I was able to reintegrate many parts of myself that were disowned and dissociated. He interpreted my hearing voices as a violent form of dissociation and separation— I’m pushing away that part of myself I’m threatened by so it literally becomes externalized as a voice. This is obviously not a medical analysis. He works from an anti-oppressive, anti-psychiatry framework. Anyway, it actually worked! Yay! :)
At least for now… but I’m glad I’m stable for now.
“The revolutionary wants to change the world; he transcends it and moves toward the future, towards an order of values which he himself invents. The rebel is careful to preserve the abuses from which he suffers so that he can go on rebelling against them. He always shows signs of a bad conscience and of something resembling a feeling of guilt. He does not want to destroy or transcend the existing order; he simply wants to rise up against it. The more he attacks it, the more he secretly respects it. In the depths of his heart he preserves the rights which he challenges in public. If they disappeared, his own raison d’être would disappear with them. He would suddenly find himself plunged into a gratuitousness which frightens him.”—
someone from OPIRG gave me this quote. Awesome! :)
Due to a pretty bad case of insomnia, I was awake since like 4:30am and some random time during the morning decided to wander driftlessly around the streets. After getting a booster juice, which is my breakfast, I walked aimlessly around and around, roaming the hallowed and hollowed avenues near my current place of residence.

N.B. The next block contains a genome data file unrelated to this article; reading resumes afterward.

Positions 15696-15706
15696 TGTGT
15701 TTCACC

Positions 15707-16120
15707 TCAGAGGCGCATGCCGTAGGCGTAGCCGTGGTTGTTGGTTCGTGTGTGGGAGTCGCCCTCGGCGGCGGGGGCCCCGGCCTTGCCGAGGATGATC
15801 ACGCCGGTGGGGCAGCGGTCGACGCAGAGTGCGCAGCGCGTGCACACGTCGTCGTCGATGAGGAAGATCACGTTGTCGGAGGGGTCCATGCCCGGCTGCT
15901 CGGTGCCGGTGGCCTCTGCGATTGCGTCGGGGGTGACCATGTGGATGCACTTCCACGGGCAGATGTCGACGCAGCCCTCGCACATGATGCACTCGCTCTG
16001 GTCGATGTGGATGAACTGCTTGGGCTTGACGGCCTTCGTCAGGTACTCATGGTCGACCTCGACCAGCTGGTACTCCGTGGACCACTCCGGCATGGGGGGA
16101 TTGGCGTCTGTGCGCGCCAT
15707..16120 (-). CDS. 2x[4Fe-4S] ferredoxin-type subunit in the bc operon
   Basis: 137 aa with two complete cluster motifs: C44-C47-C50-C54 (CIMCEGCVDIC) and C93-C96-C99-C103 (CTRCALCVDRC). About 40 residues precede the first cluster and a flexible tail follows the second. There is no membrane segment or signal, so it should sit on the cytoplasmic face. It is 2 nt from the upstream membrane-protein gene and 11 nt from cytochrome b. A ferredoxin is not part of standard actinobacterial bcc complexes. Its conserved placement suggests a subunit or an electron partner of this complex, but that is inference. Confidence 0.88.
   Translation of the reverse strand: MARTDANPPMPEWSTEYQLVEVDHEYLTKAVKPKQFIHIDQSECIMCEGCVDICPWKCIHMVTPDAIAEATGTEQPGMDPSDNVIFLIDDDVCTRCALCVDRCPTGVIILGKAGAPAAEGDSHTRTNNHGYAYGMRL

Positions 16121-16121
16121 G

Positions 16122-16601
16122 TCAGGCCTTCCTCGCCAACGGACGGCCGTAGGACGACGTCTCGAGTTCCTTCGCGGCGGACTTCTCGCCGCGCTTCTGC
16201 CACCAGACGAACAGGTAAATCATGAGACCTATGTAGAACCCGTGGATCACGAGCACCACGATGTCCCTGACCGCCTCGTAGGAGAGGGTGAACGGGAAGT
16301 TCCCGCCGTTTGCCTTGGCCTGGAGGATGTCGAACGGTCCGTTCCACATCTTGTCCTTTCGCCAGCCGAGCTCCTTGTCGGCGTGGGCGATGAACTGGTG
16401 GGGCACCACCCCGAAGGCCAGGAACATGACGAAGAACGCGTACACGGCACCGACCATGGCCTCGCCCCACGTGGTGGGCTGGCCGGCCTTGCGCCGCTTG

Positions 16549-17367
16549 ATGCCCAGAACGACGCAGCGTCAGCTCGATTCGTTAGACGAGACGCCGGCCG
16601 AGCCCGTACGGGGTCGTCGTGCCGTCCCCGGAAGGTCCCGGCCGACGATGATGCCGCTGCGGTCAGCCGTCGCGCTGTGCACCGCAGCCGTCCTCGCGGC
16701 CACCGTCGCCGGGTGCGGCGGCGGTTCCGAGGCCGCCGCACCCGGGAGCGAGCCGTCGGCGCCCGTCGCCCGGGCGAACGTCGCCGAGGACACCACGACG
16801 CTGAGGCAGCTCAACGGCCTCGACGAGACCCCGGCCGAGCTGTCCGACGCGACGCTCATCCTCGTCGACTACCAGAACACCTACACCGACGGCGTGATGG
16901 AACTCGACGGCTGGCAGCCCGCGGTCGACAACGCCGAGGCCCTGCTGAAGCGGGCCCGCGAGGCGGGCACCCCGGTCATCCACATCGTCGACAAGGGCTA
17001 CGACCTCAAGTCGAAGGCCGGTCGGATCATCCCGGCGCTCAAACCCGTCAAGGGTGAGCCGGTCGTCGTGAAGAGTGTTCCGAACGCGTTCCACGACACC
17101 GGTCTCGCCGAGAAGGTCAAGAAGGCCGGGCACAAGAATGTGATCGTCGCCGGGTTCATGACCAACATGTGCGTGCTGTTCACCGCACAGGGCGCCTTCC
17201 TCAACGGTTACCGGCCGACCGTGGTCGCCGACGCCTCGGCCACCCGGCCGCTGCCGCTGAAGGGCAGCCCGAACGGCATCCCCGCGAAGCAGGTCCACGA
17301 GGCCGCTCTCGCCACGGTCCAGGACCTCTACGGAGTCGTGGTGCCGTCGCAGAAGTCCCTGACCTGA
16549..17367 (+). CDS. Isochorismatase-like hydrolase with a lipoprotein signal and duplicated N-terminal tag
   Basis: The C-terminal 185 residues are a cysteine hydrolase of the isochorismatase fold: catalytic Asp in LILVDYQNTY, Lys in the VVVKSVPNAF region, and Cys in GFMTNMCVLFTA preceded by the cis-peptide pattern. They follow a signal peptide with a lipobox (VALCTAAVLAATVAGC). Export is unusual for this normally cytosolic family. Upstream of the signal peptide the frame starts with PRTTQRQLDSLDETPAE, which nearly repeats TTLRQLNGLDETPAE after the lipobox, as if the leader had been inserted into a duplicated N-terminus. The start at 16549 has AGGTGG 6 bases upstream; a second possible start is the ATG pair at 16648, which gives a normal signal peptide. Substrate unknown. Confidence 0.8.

Anyhoo… I became lost in my thoughts again. The streetlight was red, since I already have a habit of jaywalking from living downtown, I started walking thoughtlessly towards the other end of the street. A ginormous white van started honking as it came to a screeching deceleration on my right. Alarmed by the loud honking, I stepped back. Another car was coming towards me.
Anyway, I narrowly escaped and continued along without much ado. A few more steps onto the safe sidewalk, I realized— “Holy shit! I could’ve been killed right there!”
It’s funny how close I came to death and didn’t have any near death experience or any sudden ephiphantic realization. Just “oh!— don’t get distracted when walking!”
So I guess not all brushes with death leads to some sudden spiritual development. Some are just accidents.
(CONTEXT: I was having a disagreement with A— about whether academia could provide a site for radical, political resistance to dominant structures of oppression, e.g. transphobia, etc. I said yes; she said no— the entire system is wrong and has to be eradicated, academia is part of the system.)
I’m sorry you have suffered so much trauma and so much violence. In prison. In sex work. In academia. In normative society. I am sincerely and profoundly sorry and I try my best to sympathize.
I know I — my whole presence, my being — represents academia to you, which means I symbolize violence to you. You are afraid of me. I can sense your fear, aversion and mistrust.
I am truly sorry for what you have gone through.
Yet, as a human being, I have limited capacities. Unfortunately, I can’t sit before you for endless hours discussing politics, philosophy, history, logic, computer science, everything else.